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Morris, LS, Baek, K, Tait, R, Elliott, R, Ersche, KD, Flechais, R, McGonigle, J, Murphy, A, Nestor, LJ, Orban, C, Passetti, F, Paterson, L, Rabiner, I, Reed, L, Smith, D, Suckling, J, Taylor, E, Bullmore, ET, Lingford-Hughes, A, Deakin, B, Nutt, DJ, Sahakian, B, Robbins, TW & Voon, V 2018, 'Naltrexone ameliorates functional network abnormalities in alcohol-dependent individuals', Addiction Biology, vol. 23, no. 1, pp. 425-436. https://doi.org/10.1111/adb.12503

Naltrexone ameliorates functional network abnormalities in alcohol-dependent individuals. / Morris, Laurel S.; Baek, Kwangyeol; Tait, Roger; Elliott, Rebecca; Ersche, Karen D.; Flechais, Remy; McGonigle, John; Murphy, Anna; Nestor, Liam J.; Orban, Csaba; Passetti, Filippo; Paterson, Louise; Rabiner, Ilan; Reed, Laurence; Smith, Dana; Suckling, John; Taylor, Eleanor; Bullmore, Edward T.; Lingford-Hughes, Anne; Deakin, Bill; Nutt, David J.; Sahakian, Barbara; Robbins, Trevor W.; Voon, Valerie.

In: Addiction Biology, Vol. 23, No. 1, 01.2018, p. 425-436.

Research output: Contribution to journalArticle

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AU - Flechais, Remy

AU - McGonigle, John

AU - Murphy, Anna

AU - Nestor, Liam J.

AU - Orban, Csaba

AU - Passetti, Filippo

AU - Paterson, Louise

AU - Rabiner, Ilan

AU - Reed, Laurence

AU - Smith, Dana

AU - Suckling, John

AU - Taylor, Eleanor

AU - Bullmore, Edward T.

AU - Lingford-Hughes, Anne

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AU - Nutt, David J.

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AU - Robbins, Trevor W.

AU - Voon, Valerie

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N2 - Naltrexone, an opioid receptor antagonist, is commonly used as a relapse prevention medication in alcohol and opiate addiction, but its efficacy and the mechanisms underpinning its clinical usefulness are not well characterized. In the current study, we examined the effects of 50-mg naltrexone compared with placebo on neural network changes associated with substance dependence in 21 alcohol and 36 poly-drug-dependent individuals compared with 36 healthy volunteers. Graph theoretic and network-based statistical analysis of resting-state functional magnetic resonance imaging (MRI) data revealed that alcohol-dependent subjects had reduced functional connectivity of a dispersed network compared with both poly-drug-dependent and healthy subjects. Higher local efficiency was observed in both patient groups, indicating clustered and segregated network topology and information processing. Naltrexone normalized heightened local efficiency of the neural network in alcohol-dependent individuals, to the same levels as healthy volunteers. Naltrexone failed to have an effect on the local efficiency in abstinent poly-substance-dependent individuals. Across groups, local efficiency was associated with substance, but no alcohol exposure implicating local efficiency as a potential premorbid risk factor in alcohol use disorders that can be ameliorated by naltrexone. These findings suggest one possible mechanism for the clinical effects of naltrexone, namely, the amelioration of disrupted network topology.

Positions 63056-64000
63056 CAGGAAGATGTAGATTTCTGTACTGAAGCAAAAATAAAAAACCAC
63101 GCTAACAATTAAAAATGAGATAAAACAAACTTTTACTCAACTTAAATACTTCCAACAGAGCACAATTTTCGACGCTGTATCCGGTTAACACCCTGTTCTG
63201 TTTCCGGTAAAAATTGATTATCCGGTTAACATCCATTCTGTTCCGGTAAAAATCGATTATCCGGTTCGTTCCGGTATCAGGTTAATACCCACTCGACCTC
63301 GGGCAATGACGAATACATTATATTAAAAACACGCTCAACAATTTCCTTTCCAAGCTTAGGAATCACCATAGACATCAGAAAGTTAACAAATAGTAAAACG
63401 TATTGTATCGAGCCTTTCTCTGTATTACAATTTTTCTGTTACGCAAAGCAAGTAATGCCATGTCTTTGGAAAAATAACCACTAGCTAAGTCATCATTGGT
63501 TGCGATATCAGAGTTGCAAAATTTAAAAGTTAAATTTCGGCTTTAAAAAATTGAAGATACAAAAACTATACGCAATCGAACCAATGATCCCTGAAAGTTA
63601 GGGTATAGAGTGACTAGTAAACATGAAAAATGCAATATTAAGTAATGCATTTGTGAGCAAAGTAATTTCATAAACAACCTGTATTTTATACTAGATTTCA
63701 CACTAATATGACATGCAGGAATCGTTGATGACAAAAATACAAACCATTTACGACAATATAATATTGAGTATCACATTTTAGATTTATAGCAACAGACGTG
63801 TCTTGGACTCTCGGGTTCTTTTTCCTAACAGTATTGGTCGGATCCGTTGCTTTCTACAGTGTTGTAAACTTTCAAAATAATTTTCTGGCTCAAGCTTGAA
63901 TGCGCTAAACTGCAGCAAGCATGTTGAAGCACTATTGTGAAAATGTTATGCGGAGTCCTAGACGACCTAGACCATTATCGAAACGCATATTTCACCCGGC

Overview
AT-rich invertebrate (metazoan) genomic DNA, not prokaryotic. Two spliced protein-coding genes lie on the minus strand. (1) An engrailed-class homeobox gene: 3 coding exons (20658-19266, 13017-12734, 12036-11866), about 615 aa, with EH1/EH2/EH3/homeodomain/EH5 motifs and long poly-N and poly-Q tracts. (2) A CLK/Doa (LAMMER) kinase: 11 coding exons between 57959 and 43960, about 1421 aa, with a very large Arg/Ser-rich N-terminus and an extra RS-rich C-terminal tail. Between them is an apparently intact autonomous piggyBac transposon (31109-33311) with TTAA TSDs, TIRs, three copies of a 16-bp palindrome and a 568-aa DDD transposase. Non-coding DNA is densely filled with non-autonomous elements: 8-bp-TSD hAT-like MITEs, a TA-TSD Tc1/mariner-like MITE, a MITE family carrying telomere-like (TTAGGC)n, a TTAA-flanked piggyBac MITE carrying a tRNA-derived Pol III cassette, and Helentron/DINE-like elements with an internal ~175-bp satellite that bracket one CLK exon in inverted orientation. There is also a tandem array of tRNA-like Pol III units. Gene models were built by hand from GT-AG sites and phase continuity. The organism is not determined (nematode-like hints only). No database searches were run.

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Morris LS, Baek K, Tait R, Elliott R, Ersche KD, Flechais R et al. Naltrexone ameliorates functional network abnormalities in alcohol-dependent individuals. Addiction Biology. 2018 Jan;23(1):425-436. https://doi.org/10.1111/adb.12503